Roger Federer and Rafael Nadal, as you surely know by now, aren’t playing in Key Biscayne this year. Each of them recently cut ties with the agency that runs the tournament, IMG; put that together with Nadal’s skittishness about playing on hard courts, and it’s conceivable that neither of them will ever play it again.

Which is unfortunate, considering the history that they have in Miami. This is the place where they first played, in 2004, and where they staged a classic five-set final the following year. For those of you who need a Fedal fix after their last match, in Indian Wells, turned out to be a dud, here are highlights of each of those ancient contests from Key Biscayne.


—A 17-year-old Nadal’s 6-3, 6-3 win over Federer in their round of 32 match in 2004 has always reminded me of 18-year-old John McEnroe’s win, by a similar 6-3, 6-4 score, in his first match against Bjorn Borg, in front of the King of Sweden in Stockholm in 1978. In both cases, the upstart ambushed the older No. 1 player. In both cases, the upstart knew right away that he could play with, and beat, the legend. That knowledge would help both Nadal and McEnroe throughout their careers.

—Federer was sick during this tournament, and you can see he’s not at his best from the first point in this clip, a forehand volley that he drills into the net. Nadal said afterward (his pressers were translated from Spanish then), “Obviously, he didn’t play his best tennis and that’s the reason why I could win. I mean, if he had played his best tennis, I would have had no chance. But that’s what happens in tennis. If a player like me plays at a very, very high level, and a top player like Roger doesn’t play his best tennis, I can win."

Some things never change, do they? As Federer said of Rafa that night, “He looks at me as an incredible great player.” But he also knew about Nadal. “I’ve heard a lot about him,” Federer said, “and saw some matches of his. I think this [result] is not a big surprise for everybody.”

—Nadal said he tried to dictate the points and not let Federer play his game. A baby-faced Rafa looks loose here, hitting with more abandon then he normally does. His backhand was on, he was stepping in and hitting return winners with his forehand, he was sneaking into the net. He even served well that night. As Rafa said afterward, “I’m very happy because I play one of the best matches of my life.” I hope so; it would have been a little weird if he had said that he'd played much better in the Little Aces junior championship the year before.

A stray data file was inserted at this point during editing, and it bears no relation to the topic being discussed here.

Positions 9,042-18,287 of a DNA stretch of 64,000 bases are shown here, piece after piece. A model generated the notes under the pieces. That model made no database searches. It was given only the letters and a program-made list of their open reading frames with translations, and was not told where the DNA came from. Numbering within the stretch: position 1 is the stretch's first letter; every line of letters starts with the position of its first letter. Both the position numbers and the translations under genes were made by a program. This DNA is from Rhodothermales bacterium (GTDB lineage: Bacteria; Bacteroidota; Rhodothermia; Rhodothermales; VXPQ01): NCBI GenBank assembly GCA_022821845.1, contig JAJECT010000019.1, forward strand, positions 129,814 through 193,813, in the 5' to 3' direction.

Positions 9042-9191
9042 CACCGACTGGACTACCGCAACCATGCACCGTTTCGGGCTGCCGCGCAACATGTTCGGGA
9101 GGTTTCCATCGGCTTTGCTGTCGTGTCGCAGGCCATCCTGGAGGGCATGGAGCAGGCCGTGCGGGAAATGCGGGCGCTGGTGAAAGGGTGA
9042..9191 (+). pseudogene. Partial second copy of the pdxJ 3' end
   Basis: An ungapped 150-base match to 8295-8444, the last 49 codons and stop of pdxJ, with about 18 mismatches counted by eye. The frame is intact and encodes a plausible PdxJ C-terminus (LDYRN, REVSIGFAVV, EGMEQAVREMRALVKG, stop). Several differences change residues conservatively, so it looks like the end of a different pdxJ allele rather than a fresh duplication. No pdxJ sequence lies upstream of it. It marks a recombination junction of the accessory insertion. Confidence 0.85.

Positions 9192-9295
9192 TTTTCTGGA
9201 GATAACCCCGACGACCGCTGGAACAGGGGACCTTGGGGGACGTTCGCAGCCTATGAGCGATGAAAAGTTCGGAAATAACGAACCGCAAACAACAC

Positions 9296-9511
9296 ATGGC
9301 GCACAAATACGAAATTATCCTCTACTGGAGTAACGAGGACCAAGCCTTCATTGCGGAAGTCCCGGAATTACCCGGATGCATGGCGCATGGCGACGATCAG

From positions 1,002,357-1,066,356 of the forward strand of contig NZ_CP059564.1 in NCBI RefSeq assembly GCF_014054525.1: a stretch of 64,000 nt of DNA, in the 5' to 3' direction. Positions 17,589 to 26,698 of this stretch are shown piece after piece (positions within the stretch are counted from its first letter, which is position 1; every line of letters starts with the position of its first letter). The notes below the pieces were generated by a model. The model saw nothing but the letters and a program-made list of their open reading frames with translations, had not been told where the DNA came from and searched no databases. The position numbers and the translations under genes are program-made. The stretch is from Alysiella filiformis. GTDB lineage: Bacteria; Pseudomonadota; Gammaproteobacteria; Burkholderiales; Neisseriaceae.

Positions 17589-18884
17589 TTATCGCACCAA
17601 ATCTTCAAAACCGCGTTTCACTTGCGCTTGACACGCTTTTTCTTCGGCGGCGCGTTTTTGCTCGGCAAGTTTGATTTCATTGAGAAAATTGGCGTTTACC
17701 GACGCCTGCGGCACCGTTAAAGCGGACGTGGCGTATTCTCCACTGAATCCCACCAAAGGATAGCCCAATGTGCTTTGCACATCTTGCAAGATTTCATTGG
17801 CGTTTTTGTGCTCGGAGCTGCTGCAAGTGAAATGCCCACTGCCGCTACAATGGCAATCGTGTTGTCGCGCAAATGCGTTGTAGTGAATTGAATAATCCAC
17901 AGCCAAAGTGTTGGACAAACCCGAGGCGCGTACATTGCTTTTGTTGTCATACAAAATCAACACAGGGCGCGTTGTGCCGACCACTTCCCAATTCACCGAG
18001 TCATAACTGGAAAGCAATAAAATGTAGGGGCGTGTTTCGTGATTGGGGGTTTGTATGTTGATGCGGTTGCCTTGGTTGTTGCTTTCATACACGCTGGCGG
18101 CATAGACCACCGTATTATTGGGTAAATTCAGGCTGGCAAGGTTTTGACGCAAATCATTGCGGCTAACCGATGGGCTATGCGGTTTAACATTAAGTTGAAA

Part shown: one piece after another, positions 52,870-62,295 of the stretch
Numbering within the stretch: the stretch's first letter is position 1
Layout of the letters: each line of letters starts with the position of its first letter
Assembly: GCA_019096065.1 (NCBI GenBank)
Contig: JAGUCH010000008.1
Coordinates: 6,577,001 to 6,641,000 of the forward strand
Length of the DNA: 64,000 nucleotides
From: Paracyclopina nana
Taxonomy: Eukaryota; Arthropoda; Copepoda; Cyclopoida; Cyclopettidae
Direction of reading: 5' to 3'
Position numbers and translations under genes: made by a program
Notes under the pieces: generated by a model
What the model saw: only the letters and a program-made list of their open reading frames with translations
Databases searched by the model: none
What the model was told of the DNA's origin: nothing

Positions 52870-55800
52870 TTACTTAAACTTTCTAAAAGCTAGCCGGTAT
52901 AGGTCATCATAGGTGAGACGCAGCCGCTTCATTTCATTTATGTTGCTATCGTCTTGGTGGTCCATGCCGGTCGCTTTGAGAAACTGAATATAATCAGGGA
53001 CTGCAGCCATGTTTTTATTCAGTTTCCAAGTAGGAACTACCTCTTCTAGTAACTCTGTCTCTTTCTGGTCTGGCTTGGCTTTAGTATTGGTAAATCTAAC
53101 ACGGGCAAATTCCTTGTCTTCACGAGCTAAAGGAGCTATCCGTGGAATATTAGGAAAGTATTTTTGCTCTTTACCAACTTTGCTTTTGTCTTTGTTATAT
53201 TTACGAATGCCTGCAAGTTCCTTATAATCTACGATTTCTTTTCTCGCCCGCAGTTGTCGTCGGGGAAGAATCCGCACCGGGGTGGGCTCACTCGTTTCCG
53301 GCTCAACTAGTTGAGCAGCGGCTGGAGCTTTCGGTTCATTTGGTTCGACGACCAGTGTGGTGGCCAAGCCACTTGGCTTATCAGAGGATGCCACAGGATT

—Federer was coming off a dominant performance at that year’s Australian Open. He had pretty much toyed with the field. But Nadal, who had lost to Lleyton Hewitt in Melbourne that year, was obviously something new. Here, Federer does get looks at forehands; there wasn’t a lot of the stereotypical Nadal forehand to Federer backhand dynamic, at least in these highlights. Federer doesn’t do much with his chances, doesn’t create many opportunities. Afterward, he said of Nadal’s shots, “He hits more with a lot of spin, which makes the ball bounce high, and that’s a struggle I had today. I tried to get out of it, but kind of couldn’t.”

Last week Rafa said that this match felt like it happened "100 years ago." But a lasting tone was set for many more, and better, encounters to come. It didn't, however, set much of a tone for the rest of Rafa's tournament. He would lose his next match, in three sets, to Fernando Gonzalez.

—The next year the two would meet in the Miami final. Masters finals were three-of-five in those days, so Federer had a little more time to “get out of” the same fix against Rafa, and he used that time well. This match may rank as Federer’s greatest comeback, at least against another Hall of Fame opponent. He lost the first set 6-2, was up 5-2 in the second but wound up losing it in a tiebreaker, and went down 1-4 in the third. Nadal, despite his win over Federer there the previous year, got tight, and Federer turned it around completely to win going away, 2-6, 6-7 (4), 7-6 (5), 6-3, 6-1.

—Nadal was on fire to start this match, but he was farther back in the court than he had been the previous year. He’s obviously playing well, but he’s not as loose as he was in 2004. This was Rafa’s first career Masters final; he would play four more that season and win them all. Nadal was also not serving as well in this match, and he was grunting a good deal more; but he used his drop shot exceptionally well for a hard-court match. The best Rafa moment comes when he hits a passing shot winner and the camera flashes to Toni Nadal, who can't do anything but laugh.

—It’s hard to tell here, but to the best of my recollection, Federer began going toe to toe with Rafa over the last two sets and, believe it or not, wore the 18-year-old down. You also don’t see it in this clip, but Federer lets loose with a huge roundhouse fist-pump at some point at the end of the second set—maybe when he wins the breaker. It was a spontaneous show of happiness and relief that he had escaped his younger opponent this time.